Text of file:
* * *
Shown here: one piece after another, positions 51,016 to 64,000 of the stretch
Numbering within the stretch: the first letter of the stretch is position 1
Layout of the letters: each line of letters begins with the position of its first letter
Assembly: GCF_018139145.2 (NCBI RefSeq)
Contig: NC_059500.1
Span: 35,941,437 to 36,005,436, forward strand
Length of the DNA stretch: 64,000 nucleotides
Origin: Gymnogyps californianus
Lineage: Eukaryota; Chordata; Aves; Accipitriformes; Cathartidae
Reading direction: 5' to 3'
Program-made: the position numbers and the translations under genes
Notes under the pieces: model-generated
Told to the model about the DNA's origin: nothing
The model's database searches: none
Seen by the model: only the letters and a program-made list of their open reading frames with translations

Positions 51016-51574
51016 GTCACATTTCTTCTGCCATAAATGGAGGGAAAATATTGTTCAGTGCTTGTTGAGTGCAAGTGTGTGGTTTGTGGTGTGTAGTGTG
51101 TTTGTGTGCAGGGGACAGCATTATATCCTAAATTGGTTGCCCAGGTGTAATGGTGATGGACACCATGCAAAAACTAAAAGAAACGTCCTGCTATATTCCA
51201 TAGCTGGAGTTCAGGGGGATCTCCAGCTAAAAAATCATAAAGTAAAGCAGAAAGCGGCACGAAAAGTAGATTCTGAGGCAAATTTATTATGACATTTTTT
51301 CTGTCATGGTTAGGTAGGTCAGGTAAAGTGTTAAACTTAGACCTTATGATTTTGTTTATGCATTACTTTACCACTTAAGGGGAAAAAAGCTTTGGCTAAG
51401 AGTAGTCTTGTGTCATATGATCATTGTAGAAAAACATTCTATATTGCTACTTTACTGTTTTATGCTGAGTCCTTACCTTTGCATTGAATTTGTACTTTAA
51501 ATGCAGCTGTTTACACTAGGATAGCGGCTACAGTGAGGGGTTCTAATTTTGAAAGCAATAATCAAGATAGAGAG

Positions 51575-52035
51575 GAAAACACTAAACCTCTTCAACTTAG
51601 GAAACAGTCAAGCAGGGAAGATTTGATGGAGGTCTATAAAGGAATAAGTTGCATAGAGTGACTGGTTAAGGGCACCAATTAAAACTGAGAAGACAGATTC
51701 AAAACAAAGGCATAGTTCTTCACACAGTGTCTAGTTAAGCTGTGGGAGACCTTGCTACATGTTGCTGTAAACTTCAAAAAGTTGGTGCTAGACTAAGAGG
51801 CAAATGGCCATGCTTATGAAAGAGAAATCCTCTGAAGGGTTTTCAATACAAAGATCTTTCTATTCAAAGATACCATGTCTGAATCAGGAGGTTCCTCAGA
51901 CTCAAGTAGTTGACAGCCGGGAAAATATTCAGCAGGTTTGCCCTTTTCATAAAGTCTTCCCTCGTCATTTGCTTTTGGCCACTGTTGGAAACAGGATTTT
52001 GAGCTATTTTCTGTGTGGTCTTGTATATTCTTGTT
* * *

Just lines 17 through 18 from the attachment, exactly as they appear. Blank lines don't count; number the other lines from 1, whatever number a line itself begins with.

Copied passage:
51016 GTCACATTTCTTCTGCCATAAATGGAGGGAAAATATTGTTCAGTGCTTGTTGAGTGCAAGTGTGTGGTTTGTGGTGTGTAGTGTG
51101 TTTGTGTGCAGGGGACAGCATTATATCCTAAATTGGTTGCCCAGGTGTAATGGTGATGGACACCATGCAAAAACTAAAAGAAACGTCCTGCTATATTCCA